Citizen views are integral to ensuring that technologies and science responds to the needs and wants of society at large. Our new review concludes it’s time to make meaningful citizen engagement part of the DNA of the regulatory process.
Anything can happen between now and the final version of the new Precision Breeding Bill. But government seems to have taken to heart the suggestion from last year’s Regulatory Horizons Council report to apply “creative use of guidelines, standards [and] policies” to see if it’s possible to get it right (or get away with it).
Science, Policy & Genetic Technologies: Gene Editing, Nature, and Biological Risks
Why should conservationists be interested in the technological ability to change the genome of wild, free-moving species? What governance mechanisms are guiding discussions around the use of these technologies in conservation?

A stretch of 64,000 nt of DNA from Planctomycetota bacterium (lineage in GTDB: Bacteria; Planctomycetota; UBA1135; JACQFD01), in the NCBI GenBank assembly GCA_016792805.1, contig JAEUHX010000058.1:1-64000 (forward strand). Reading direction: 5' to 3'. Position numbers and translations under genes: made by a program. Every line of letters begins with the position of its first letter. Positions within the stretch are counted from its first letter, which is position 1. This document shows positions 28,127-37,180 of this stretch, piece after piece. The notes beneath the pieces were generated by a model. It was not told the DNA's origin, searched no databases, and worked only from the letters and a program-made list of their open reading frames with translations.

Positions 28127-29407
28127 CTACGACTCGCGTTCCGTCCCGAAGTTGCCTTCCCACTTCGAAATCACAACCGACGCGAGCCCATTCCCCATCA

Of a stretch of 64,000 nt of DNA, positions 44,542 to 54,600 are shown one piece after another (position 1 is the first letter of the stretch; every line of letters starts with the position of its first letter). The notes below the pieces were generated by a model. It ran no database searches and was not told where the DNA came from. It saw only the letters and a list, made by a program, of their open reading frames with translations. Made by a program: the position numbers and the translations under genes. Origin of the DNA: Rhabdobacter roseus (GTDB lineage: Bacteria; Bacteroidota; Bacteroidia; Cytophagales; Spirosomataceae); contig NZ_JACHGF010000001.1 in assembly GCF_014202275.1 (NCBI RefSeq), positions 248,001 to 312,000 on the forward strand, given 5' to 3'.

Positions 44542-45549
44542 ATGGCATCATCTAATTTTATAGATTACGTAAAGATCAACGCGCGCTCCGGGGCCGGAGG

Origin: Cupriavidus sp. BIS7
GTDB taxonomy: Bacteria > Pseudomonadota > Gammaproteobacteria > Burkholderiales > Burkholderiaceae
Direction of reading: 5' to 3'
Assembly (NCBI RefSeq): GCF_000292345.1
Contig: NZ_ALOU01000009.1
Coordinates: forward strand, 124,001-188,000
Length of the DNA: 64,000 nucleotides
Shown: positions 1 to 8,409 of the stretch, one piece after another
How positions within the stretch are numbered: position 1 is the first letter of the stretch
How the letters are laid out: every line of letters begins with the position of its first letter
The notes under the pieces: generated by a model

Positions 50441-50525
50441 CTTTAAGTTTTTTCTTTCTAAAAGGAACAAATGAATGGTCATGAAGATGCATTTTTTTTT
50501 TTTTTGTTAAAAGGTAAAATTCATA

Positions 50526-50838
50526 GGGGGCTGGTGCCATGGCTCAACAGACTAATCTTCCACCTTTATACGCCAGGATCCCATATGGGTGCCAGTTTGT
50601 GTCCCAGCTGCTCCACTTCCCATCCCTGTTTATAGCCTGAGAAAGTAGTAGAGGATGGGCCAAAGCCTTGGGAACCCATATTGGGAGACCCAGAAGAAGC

This thoughtful podcast is the third episode of a 4-part mini-series on genetic technologies, originated by Cambridge University's Centre for Science and Policy.
Dr Rob Doubleday is joined by University of Cambridge geographer and Emeritus Moran Professor of Conservation Professor Bill Adams, and Dr Catherine Rhodes, the Executive Director of the Centre for the Study of Existential Risk and a Senior Research Associate, Biosecurity Research Initiative at St Catharine's College, Cambridge.
In this episode, they discuss gene drives, the implications of genetic technologies for conservation, biological conventions and biological risks.